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Q: I got my eyebrows waxed for the first time, and my skin was red for hours afterward. Now I'm scared to have it done again. Can it cause permanent damage?

A: When done correctly, eyebrow waxing should not damage your skin, says Laura Ungureanu, an eyebrow specialist at the Mark Garrison Salon in New York City. Here are her tips to ensure that you -- or your waxer -- are doing everything right.


 

  • Know what kind of wax to use. Don't use the same wax on your face that you use on your body. Facial wax should be very mild and made with natural ingredients that calm and moisturize the skin, such as lavender essential oil. Editor's favorites: Sally Hansen Spa Wax Facial Wand with lavender ($8; at drugstores) and GiGi Facial Honee with royal jelly ($12; at beauty supply stores).

  • Watch the temperature. Facial wax should be warm, not hot -- it should feel at most 10 degrees warmer than your skin. If you're having the waxing done at a spa/salon, ask the technician to test the wax on the back of her hand to make sure it's not too hot. (You should do the same at home.)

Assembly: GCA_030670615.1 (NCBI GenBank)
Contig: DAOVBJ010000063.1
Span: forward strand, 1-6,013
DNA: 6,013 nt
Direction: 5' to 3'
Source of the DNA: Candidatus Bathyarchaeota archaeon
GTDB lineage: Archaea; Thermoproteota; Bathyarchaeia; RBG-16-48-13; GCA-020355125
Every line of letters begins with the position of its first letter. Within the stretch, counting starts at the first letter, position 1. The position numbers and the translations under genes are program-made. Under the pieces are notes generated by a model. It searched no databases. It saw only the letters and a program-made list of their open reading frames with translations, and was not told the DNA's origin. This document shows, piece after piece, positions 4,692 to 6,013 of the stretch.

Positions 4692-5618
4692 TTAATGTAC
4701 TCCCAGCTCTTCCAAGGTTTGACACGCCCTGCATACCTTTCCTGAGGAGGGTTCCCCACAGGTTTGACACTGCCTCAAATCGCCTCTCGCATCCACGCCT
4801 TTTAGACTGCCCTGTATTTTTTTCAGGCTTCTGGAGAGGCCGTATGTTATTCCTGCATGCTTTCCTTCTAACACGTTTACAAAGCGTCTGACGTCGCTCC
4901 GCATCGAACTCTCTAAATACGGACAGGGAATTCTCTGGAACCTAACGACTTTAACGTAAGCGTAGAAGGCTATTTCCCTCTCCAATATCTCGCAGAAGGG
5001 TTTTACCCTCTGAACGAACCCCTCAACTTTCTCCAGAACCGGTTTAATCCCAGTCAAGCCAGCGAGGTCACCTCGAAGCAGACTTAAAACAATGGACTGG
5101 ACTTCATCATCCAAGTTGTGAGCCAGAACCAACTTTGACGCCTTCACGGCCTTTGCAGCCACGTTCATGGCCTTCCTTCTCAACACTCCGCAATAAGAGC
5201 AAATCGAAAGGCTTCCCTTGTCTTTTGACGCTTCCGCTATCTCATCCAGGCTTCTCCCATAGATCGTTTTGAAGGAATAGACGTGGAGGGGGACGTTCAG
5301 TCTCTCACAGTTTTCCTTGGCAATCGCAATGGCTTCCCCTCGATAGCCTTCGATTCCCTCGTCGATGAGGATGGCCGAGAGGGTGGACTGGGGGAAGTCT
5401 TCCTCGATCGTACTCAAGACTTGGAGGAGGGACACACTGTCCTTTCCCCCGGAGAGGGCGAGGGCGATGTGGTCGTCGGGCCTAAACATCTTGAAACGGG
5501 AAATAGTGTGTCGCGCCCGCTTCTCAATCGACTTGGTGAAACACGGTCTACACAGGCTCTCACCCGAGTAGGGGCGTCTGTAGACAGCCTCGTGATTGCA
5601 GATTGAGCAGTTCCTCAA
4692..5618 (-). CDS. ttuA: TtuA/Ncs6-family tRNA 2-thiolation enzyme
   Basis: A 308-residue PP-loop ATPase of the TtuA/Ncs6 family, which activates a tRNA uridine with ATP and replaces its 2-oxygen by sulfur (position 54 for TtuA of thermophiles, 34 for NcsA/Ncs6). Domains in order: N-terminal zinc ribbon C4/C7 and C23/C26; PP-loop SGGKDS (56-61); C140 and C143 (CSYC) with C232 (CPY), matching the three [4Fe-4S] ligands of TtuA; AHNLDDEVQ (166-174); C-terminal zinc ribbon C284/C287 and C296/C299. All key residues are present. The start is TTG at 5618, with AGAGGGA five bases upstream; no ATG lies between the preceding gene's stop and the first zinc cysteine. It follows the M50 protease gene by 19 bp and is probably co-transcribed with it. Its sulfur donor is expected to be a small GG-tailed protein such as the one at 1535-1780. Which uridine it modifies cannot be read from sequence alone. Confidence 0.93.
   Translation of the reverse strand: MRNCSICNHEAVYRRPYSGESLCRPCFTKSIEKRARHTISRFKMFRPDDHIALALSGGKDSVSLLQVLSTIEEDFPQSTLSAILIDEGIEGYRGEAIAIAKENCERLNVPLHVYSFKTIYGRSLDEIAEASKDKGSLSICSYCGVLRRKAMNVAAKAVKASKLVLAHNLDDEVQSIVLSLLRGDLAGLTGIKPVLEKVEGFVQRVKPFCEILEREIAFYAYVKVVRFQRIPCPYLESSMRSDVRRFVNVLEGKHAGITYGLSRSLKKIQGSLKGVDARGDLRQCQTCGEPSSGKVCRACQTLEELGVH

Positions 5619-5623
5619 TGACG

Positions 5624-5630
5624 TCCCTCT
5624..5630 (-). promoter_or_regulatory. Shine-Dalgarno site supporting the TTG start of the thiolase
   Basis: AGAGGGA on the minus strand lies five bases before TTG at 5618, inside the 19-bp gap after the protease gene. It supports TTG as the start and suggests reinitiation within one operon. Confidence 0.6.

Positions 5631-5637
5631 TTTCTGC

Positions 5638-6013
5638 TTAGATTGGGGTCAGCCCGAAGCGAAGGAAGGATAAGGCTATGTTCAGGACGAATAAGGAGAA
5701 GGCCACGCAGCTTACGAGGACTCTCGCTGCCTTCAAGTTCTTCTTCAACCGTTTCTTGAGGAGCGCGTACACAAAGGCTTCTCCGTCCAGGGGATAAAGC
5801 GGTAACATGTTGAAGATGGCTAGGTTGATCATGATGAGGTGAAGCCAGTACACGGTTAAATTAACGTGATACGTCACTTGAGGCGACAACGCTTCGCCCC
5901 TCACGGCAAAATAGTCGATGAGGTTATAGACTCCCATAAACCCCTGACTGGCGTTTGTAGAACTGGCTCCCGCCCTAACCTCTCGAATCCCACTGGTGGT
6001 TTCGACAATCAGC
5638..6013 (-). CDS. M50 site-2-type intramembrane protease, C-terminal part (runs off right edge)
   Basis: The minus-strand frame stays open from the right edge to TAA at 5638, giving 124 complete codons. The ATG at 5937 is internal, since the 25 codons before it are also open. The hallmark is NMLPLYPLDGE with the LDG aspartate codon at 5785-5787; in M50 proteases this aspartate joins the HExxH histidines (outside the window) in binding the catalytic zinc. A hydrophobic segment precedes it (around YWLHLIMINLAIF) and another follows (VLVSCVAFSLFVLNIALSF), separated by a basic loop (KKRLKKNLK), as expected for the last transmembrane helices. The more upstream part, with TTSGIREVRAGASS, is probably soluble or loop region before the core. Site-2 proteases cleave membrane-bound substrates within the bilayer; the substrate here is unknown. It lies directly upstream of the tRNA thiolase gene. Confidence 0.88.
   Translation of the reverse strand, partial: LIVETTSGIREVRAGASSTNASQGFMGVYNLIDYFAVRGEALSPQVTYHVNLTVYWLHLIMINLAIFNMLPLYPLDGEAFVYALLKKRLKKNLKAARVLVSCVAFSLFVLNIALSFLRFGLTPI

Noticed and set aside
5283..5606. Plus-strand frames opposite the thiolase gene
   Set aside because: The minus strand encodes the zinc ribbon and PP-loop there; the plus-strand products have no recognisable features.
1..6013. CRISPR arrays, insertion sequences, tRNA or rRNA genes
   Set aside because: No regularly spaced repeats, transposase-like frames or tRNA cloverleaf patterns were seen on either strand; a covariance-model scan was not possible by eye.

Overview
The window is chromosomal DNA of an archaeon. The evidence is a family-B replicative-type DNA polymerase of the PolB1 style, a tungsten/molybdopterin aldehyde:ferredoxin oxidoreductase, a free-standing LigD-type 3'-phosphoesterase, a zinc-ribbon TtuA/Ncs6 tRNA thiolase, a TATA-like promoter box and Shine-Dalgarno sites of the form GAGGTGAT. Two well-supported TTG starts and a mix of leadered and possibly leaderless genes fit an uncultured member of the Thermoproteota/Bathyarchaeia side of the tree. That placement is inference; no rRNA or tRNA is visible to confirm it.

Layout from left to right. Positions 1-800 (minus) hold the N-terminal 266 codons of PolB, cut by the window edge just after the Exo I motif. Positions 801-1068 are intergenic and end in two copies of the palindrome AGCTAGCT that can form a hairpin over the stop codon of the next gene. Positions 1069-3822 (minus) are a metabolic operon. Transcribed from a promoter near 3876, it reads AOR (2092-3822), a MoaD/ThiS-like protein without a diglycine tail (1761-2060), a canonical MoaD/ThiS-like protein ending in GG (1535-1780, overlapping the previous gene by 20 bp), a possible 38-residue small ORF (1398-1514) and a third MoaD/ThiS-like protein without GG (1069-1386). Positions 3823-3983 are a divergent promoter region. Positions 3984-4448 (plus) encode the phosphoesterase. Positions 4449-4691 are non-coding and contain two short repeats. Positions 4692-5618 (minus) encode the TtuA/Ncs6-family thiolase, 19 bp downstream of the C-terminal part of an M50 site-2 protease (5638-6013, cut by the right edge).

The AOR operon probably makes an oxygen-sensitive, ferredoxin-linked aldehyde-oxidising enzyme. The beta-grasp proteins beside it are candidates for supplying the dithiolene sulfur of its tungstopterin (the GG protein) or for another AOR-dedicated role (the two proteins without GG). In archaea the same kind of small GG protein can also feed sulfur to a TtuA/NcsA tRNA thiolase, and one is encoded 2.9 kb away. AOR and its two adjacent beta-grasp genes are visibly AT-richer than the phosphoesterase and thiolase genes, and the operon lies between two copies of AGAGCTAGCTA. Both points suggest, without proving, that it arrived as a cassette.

• Pull carefully. Before the wax is removed, the skin should be held taut to make pulling the strip less painful and to prevent bruising. The wax should be pulled off in the opposite direction of hair growth and kept as close to the skin as possible. (In other words, pull parallel to the skin, not up and out.) "Never pull up," cautions Ungureanu: "This can cause the hair to break, which increases your chances of ingrowns and can cause the hairs to grow back stubbly and coarse."

  • Minimize discomfort. A little redness after waxing is normal and not an indication that skin has been stretched or damaged. You can help dull post-waxing pain by applying cool compresses or a mild hydrocortisone cream to the skin.

  • Know the effects of the medicines you're taking or applying to your skin. If you're using retinols (e.g., the prescription cream Retin-A Micro and similar prescription or over-the-counter products) on your face, or are taking the prescription acne drug Accutane, you shouldn't be waxing. (All these medications thin the skin and make it more sensitive, causing it to scab over or even scar after waxing.) If you have recently ceased using either treatment, consult your dermatologist to determine when you can start waxing again. On average you'll need to wait at least three weeks after you've stopped applying topical retinols or taking Accutane.
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